You can read a book or magazine article on them, which can be convenient (and maybe they're even spying on you!) but the people who really like these devices are students, because you can use a computer "search" engine with them, instead of the old method of highlighting the parts of the text you want to remember with a yellow pen. But because of the way the brain works, scientists have discovered that studying on an electronic reader does not produce good test results, because they only engage one of the two parts of the brain that are involved in reading, meaning that it's harder to REMEMBER things you've read this way.
In the October 2nd, 2010 edition of the Wall Street Journal, Jonah Lehrer reports on a discovery by neuroscientist Stanislas Dehaene, who has learned that the brain of a reader contains two distinct pathways for making sense of words, and that each of them is activated in a different way. But for truly efficient reading, they must work together. The ventral route is the basic one: We see a group of letters, convert them into a word and then understand the word's meaning. This part of the brain makes reading seem effortless, once you've learned how to do it. We don't have to think about the words on the page. But there's second reading pathway in the brain, called the dorsal stream. This is activated when we have to pay conscious attention to a sentence, such as when we're studying for an exam. We also use it when we come across a word we don't know or have to "sound out."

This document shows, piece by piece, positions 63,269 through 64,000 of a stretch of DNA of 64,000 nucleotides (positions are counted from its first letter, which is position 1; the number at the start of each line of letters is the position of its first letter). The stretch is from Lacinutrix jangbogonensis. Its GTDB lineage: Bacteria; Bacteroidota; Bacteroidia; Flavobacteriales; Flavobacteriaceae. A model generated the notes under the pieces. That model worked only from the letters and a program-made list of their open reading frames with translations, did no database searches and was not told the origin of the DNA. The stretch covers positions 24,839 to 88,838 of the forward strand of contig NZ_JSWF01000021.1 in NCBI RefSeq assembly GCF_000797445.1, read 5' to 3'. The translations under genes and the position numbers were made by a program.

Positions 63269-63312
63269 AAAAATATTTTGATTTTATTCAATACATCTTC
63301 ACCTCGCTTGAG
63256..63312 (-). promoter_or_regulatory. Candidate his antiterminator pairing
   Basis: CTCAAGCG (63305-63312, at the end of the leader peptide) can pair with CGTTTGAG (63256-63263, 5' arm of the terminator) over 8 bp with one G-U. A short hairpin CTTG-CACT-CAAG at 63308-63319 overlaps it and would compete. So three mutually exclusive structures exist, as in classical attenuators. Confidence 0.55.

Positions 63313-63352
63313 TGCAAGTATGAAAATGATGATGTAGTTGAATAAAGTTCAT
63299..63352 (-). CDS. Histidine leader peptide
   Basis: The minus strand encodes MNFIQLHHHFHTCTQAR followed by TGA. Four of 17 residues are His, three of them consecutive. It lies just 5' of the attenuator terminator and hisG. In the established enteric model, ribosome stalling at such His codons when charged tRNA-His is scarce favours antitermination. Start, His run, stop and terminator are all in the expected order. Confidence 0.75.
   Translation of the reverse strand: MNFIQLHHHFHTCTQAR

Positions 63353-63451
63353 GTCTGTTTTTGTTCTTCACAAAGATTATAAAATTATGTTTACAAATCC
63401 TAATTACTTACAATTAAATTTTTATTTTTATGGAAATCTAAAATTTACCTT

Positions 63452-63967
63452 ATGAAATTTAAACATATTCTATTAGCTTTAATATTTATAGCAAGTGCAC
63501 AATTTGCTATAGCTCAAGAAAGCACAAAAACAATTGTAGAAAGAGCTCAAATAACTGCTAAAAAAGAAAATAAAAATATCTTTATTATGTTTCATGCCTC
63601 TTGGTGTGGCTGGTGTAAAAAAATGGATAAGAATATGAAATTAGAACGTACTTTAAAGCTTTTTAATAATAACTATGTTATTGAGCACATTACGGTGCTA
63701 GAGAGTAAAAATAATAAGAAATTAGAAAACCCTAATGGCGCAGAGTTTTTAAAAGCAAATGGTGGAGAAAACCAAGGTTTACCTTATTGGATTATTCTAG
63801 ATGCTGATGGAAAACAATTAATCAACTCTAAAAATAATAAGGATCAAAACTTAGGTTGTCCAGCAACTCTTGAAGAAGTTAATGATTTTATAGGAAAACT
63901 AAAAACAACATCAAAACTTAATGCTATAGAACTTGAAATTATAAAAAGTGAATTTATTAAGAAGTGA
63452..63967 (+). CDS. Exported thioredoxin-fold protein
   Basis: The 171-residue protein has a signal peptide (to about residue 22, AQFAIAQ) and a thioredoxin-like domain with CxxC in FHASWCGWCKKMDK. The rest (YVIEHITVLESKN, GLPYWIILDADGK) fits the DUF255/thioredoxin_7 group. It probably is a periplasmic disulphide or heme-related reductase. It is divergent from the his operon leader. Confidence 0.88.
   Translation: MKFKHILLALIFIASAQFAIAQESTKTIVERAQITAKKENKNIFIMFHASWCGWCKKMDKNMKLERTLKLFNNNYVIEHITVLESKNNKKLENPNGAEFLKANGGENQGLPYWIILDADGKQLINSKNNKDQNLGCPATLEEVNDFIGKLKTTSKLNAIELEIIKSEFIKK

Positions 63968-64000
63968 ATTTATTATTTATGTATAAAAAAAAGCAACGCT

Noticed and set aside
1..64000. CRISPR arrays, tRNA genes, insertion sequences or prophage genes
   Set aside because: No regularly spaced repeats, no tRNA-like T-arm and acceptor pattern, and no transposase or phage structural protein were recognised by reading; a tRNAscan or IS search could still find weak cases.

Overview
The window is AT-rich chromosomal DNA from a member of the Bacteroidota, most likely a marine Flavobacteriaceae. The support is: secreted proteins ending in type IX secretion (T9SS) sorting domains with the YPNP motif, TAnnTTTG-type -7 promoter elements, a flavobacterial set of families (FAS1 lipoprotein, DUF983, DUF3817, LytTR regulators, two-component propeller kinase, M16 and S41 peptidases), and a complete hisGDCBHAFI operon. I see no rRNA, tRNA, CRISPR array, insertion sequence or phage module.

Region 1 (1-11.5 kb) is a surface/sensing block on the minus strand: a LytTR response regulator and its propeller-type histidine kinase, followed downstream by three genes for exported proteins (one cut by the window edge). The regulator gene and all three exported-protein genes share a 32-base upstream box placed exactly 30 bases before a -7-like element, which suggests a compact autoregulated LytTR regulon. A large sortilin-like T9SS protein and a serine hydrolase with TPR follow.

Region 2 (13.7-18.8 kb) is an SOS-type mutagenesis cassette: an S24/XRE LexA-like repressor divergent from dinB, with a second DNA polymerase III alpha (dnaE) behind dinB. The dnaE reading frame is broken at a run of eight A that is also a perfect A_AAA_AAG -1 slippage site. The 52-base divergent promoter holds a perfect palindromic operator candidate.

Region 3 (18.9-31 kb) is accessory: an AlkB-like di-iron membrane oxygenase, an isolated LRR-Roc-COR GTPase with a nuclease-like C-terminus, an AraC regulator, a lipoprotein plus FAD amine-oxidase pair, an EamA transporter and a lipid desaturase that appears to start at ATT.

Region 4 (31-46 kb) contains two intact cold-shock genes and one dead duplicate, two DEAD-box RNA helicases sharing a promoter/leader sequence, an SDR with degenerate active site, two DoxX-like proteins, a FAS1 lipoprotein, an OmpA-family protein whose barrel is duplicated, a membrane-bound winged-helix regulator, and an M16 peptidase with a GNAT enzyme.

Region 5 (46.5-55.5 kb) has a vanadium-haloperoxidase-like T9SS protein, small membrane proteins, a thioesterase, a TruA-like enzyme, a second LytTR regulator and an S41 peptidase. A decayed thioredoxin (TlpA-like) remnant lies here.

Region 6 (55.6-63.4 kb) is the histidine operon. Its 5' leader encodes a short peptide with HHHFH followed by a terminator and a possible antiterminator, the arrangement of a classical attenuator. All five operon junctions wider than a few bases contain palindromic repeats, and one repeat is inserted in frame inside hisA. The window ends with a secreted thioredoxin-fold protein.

Scientists used to think that the dorsal route stopped being active once we became literate, but Dehaene's research shows that even adults are still forced to use it at times, depending on the difficulty of what they're reading. Researchers suspect that electronic readers make deciphering the words too easy, thus engaging only the ventral part of the brain.
Living with the memory of (and maybe ONGOING) UFO contact isn't easy, and it's hard to find help (NOTE: Subscribers can still listen to this show). Come meet friends who have either HAD the same kinds of experiences you have or who are INTERESTED in them, so they WON'T LAUGH or ridicule you. Where can this wonderful place be found? At our Dreamland Festival in beautiful Nashville in June--but don't delay--we're almost sold out!